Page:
‘May Day’, Julia Margaret Cameron, 1866, © Victoria and Albert Museum (no. 933-1913).
‘Julia Margaret Cameron’, V&A Museum (28 Nov-21 Feb 2016) and ‘Julia Margaret Cameron: Influence and Intimacy’, Science Museum (24 Sept-28 March 2016)
Famed photographer Julia Margaret Cameron (1815-1879) wrote in 1866 that with her photography she hoped to ‘Electrify you with delight and startle the world’. Two recent exhibitions present the opportunity to explore her success in achieving this aim. As famed then as she is now, her trademark was in her deliberate rule-breaking of nineteenth-century photographic conventions: her albumen printed, sepia tinged photographs were often out of focus, with scratched marks and etchings such as moons, the occasional fingerprint or pressed fern, and a dramatic use of lighting.
Charles Darwin, Julia Margaret Cameron, 1868, © V&A Museum (no.14-1939).
These two exhibitions have worked alongside each other to commemorate the bicentenary of Cameron’s birth. The V&A also marked 150 years since her first museum exhibition, which was held in 1865 at the South Kensington Museum (now the V&A). Cameron is best known for her captivating portraits of figures such as Charles Darwin but also her portraiture of those at home: family, friends, and servants, whom she dressed up to represent characters from biblical, historical, and allegorical stories; as depicted above in ‘May Day’.
Her oeuvre was especially pertinent at a time when Victorian society was engaged in the process of determining whether photography constituted art or science. Cameron’s juxtaposition of photographing famed male artistic and literary ‘geniuses’, alongside her selection of beautiful young women whom she adorned with flowers, provokes interesting questions about Cameron’s own conceptualisations of morality and gender roles. Her name was often to be found in the Victorian press, occasionally misspelled as ‘Mr Cameron’, where critics debated her merits and often criticised her modern, experimental style.
Cameron’s artistic career began at 48 when she received a camera as a present from her daughter and son-in-law, when she was based at Freshwater, in the Isle of Wight. In a letter accompanying the camera, her daughter wrote: ‘It may amuse you, Mother, to try to photograph during your solitude at Freshwater’. Evidently pleased with her gift, two years later Cameron had sold a number of her photographs to the South Kensington Museum, where they were exhibited to a curious public. Cameron’s late start to her career, and her role as an upper-middle-class woman, did little to stop her quick rise to fame as an artist at the centre of the development of innovative photographic processes and artistic style.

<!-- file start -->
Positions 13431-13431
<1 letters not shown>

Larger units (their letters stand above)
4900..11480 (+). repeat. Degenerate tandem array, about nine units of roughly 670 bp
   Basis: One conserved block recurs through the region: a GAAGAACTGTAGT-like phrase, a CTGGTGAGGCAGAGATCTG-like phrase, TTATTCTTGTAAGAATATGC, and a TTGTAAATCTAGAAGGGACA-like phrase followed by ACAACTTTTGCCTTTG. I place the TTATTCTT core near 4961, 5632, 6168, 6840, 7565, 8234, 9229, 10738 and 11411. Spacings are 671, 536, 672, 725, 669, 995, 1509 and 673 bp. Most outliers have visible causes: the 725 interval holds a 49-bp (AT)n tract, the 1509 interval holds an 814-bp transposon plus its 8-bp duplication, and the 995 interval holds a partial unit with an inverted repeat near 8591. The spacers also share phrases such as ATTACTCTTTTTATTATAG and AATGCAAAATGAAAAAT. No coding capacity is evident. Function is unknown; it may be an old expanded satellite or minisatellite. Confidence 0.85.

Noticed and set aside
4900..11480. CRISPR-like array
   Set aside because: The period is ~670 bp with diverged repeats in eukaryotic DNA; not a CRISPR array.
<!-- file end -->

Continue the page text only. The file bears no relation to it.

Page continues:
The V&A exhibition ‘Julia Margaret Cameron’ showcased over 100 of Cameron’s photographs from the museum’s collections. The gallery had crimson-painted walls, which provides the perfect backdrop when gazing at Cameron’s timelessly evocative prints. The exhibition was organised around 5 letters that represented her career and friendship with the V&A’s founding director, Sir Henry Cole. This narrative frame helped the visitor to understand the chronology and impact of her career alongside the support she gained from her friendship with Cole (and also with the painter G.F. Watts).
‘Julia Margaret Cameron’ succeeded in showing the physical labour behind photography (to make one photograph Cameron and her servants had to pull nine buckets of water from the well) as well as the arduous exposure time. Cameron’s wish for commercial success (and financial reward) in her letters to Cole was also explored. This frank correspondence helped to dispel frequently over-exaggerated perceptions of Victorian middle-class women as too societally constrained to discuss financial matters.
Mrs. Herbert Duckworth, Julia Margaret Cameron, 1866, © V&A Museum (no.31-1939).
Cameron’s photographs provide a powerful connection with the past; the straight-on gaze of a 24 year old widow titled ‘Mrs Herbert Duckworth’ is particularly haunting.
Her prints evoked paintings in their style, in some cases obviously composed in emulation of religious art, in others deconstructed, intimate, and startling in their economy of representation: the stripped-back style of her portrayals of contemplative figures strikingly prefigures the work of twentieth-century photographers, in particular Diane Arbus and Francesca Woodman.
The Science Museum exhibition, ‘Julia Margaret Cameron: Influence and Intimacy’, focuses its energies around an album Cameron compiled in 1866 for John Herschel. Here can be found a surviving camera lens, alongside a carved wooden album within which she placed her prints. A high point is the 8 photographs taken in the British colony, Ceylon, where Cameron and her husband returned to their coffee plantation in the 1870s. Cameron photographed local residents, alongside her servants, capturing rare insights into daily life.
Both exhibitions effectively explore the impact of her own life on her art: in particular her religious beliefs, her privileged artistic networks forged through her membership of the bourgeois middle-classes, alongside her sadness about her separation from her children.
Broader contextualisation of Cameron’s role would have been helpful at both exhibitions. Those less knowledgeable of the period may be left wondering whether her style of photography was unique or common. There is little reference to other early female photographers such as Anna Atkins who used photography to illustrate her botany books or Lady Clementina Hawarden who converted the first floor of her South Kensington home into a studio where she photographed her daughters. Even a brief mention of these women would have helped to place Cameron within her historical world more effectively.
Zoë Thomas, PhD Student and Bedford Centre Administrator